We are, however, unable to accept the view of the Maharashtra Revenue Tribunal that the trust ought to hava been a registered trust on 1st August 1956 on which date Section 88-B came into force, In order that the land may be entitled to exemption under that Section. There is nothing In the terms of clause (b) of Section 88-B (1) which requires its operation to be confined to the properties of those trusts which were already In existence when Section 88-B came into force. The exemption granted by Section 88-B is not confined to the operation of Sections 32 to 32R of the Act, but extends to the operation of several other provisions of the Act, A trust may be created after Section 88-B came into effect and still the lands of the trust would be entitled to the exemption given by that Section.A trust, however, cannot claim an exemption under that Section in respect of lands which had already become the property of the tenants before the right of exemption was acquired by the trust. That is why the trust in the present case having become entitled to claim exemption under Section 88-B for the first time on 28th March 1958 cannot get exemption in respect of a land which had gone into the ownership of respondent No. 1 on 1st April, 1957.'
6. It is also not possible for us to accept the contention of Mr. Rege that though in fact an order under Section 20 of the Bombay Public Trusts Act is passed by the competent authority on 31-5-l959, in law the trust should be treated as deemed to have been registered on the date of application or on the date when the particulars under Section 18 were furnished by the trust. In this case we are not concerned with the doctrine of 'relation back' qua the provisions of Bombay Public Trusts Act, but we will have to consider this part of the argument, in view of the rights and liabilities created by the Bombay Tenancy and Agricultural Lands Act and particularly Section 88-B thereof. The Bombay Tenancy and Agricultural Lands Act was amended by Bombay Act XIII of1956. The amending Act added Sections 32 to 32R to the parent Act, with the object of transferring the ownership of agricultural lands from landlords to tenants, i.e. to the tillers of the land. Subject to certain exceptions, with which we are not concerned in this case, tenants became owners of the lands from the tillers' day i. e. 1-4-1957. By the same amending Act Section 88-B was also added to the parent Act, along with proviso.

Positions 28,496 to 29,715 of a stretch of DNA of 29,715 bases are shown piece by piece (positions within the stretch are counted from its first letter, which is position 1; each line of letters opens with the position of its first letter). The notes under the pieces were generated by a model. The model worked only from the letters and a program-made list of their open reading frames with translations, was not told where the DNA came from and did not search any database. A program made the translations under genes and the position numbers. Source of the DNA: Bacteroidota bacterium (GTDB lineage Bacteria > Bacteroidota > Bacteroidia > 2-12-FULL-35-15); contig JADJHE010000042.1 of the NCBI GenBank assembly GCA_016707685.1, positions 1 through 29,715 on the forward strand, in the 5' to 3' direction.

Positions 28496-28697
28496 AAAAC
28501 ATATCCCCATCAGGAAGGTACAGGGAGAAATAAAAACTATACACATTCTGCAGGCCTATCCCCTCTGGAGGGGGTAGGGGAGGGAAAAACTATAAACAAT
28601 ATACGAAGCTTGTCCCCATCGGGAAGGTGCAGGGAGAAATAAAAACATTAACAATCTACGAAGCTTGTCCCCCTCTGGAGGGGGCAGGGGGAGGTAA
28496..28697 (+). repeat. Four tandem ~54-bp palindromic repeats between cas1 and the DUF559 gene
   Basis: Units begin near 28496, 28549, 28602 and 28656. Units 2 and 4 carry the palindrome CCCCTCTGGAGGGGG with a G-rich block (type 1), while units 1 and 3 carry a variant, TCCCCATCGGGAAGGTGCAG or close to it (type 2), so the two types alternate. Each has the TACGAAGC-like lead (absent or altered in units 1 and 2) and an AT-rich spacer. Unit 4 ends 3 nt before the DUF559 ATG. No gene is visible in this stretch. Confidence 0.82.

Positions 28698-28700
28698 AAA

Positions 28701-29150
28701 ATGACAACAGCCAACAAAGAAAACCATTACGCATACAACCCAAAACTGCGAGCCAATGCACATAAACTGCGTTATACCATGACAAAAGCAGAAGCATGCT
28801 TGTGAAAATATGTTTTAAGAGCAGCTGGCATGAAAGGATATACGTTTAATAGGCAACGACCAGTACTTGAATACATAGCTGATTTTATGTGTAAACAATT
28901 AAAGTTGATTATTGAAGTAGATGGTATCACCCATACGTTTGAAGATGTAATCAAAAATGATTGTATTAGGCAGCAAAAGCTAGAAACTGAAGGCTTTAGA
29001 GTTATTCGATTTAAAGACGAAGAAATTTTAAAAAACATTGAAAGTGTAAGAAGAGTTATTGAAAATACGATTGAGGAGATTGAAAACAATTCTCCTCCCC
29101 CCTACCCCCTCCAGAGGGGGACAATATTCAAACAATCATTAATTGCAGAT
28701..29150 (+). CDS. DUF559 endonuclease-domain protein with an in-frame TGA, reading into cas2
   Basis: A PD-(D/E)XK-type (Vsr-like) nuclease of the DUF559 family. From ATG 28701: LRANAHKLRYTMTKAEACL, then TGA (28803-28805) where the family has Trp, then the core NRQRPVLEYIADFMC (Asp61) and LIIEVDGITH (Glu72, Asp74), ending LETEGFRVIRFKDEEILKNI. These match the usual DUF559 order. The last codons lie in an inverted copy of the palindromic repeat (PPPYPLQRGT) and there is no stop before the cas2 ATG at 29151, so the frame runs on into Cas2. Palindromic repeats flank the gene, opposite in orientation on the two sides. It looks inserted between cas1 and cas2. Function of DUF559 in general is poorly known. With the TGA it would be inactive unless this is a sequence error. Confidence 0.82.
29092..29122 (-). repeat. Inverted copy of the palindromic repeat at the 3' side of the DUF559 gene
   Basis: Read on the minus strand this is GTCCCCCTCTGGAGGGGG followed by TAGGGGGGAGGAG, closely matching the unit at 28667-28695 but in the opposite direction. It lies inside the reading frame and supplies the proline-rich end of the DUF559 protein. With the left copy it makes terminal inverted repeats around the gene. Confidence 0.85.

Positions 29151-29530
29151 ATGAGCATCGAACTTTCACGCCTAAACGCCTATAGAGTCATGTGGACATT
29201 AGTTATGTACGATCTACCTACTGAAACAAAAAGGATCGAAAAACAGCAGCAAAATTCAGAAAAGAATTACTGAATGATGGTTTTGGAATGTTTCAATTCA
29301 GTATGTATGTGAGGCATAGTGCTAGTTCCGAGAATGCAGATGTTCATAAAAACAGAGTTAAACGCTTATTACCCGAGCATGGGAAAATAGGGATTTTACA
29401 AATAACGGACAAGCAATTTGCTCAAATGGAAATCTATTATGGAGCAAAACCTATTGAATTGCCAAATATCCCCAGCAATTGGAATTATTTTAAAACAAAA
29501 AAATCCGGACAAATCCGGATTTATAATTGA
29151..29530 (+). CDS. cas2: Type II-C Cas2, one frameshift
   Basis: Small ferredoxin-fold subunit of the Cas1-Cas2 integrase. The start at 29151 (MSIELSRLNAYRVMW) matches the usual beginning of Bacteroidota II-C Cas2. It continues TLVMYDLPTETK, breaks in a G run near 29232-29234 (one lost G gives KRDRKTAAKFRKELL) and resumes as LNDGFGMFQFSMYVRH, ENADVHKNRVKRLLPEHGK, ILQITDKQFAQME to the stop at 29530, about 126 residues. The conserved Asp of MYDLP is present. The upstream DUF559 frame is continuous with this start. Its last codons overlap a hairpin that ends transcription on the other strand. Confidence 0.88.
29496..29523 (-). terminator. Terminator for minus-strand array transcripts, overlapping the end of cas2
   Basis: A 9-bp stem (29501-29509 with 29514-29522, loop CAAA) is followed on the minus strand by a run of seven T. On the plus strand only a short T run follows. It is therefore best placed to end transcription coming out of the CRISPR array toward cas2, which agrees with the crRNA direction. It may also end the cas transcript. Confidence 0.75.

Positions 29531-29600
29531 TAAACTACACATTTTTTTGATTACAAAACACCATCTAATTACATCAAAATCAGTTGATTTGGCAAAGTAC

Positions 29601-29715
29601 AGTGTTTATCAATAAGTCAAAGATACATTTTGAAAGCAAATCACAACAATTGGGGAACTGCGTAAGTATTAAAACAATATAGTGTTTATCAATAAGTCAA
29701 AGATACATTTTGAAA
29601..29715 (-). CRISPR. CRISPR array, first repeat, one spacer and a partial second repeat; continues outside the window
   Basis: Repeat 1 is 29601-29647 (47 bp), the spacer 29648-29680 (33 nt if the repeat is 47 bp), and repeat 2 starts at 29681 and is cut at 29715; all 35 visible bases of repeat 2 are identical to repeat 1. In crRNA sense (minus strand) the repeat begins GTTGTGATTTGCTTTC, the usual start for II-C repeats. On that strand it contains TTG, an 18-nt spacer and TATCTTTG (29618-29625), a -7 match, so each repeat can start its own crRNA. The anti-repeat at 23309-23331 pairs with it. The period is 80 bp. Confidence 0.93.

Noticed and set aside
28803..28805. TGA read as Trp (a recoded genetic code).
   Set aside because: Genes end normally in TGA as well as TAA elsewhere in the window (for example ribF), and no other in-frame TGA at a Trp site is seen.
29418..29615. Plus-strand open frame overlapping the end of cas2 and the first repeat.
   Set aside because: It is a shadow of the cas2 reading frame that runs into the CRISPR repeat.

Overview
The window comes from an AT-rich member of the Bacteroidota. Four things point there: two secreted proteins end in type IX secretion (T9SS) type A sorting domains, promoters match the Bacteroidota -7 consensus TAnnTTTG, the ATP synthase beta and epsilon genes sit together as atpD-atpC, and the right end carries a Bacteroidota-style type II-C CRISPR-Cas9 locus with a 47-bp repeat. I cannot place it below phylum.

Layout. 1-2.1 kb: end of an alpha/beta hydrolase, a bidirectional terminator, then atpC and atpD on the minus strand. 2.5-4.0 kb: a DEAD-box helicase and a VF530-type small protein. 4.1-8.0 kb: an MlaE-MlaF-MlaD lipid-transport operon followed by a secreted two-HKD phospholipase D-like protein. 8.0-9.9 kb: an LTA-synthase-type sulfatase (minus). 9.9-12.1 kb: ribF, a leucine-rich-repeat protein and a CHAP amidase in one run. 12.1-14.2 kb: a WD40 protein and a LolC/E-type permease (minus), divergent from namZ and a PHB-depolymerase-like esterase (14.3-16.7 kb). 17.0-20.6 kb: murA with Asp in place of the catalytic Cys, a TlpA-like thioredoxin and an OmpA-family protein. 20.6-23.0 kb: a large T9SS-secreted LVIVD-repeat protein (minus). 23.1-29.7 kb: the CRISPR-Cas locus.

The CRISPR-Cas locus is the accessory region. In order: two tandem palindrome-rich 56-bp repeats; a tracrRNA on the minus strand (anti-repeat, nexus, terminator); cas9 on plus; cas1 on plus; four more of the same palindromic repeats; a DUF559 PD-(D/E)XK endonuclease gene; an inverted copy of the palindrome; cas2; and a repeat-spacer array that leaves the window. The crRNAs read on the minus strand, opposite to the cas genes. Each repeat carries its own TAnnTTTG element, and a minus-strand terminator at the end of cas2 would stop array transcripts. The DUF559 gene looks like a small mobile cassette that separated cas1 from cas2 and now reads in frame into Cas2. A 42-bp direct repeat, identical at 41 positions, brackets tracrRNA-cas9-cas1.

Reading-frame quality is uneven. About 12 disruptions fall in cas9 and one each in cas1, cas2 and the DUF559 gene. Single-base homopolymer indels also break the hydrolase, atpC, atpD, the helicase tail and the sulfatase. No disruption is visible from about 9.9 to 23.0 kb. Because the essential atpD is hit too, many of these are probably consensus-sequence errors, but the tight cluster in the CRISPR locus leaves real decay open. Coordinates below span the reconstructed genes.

7. By the proviso two conditions have been laid down for a trust to get exemption. One of them is that the trust must be a registered trust under the Bombay Public Trusts Act. Therefore a landlord is not entitled to file an application under Section 88-B unless such a trust is duly registered. Till then the application itself is not maintainable. In this particular case an occasion to file application under Sections 88-B arose after 1-4-1959. It is not disputed by Mr. Rege that even though an application for registrationwas filed in 1956, till 1-4-1959 the trust was not entitled to file such an application for exemption under Section 88-B of Tenancy Act The tenant became owner of the land on 1-4-1957 i. e. tillers' day. If this is so, then on the basis of alleged doctrine of 'relation back' he cannot be divested of his right of ownership. Section 88-B is in the nature of exception or exemption. Therefore, it will have to be strictly construed. The object of the Act is to confer the ownership rights on the tiller of the land. He becomes owner of the land on 1-4-1957. Therefore the order of registration passed on 1-4-1959 and that too in the proceedings under Bombay Public Trusts Act, to which tenant was not a party, cannot have an effect of extinguishing his acquired or vested right The order passed on 1-4-1959 registering the trust cannot have effect of reviving an extinguished or lost claim so far as the trust is concerned.
8. As already observed, as the trust in the present case was registered on 31st of May 1959, it cannot claim an exemption under Section 88B of the Tenancy Act in respect of the suit lands, which had already become the property of defendant No. 4 before the right of exemption was acquired by the trust.
9. In this view of the matter In our opinion, the learned Judge of the trial Court was right in dismissing the suit of the plaintiff as the suit was notmaintainable.
10. In the result, therefore, the appeal fails and is dismissed. However,in the circumstances of the case therewill be no order as to costs.
11. Appeal dismissed,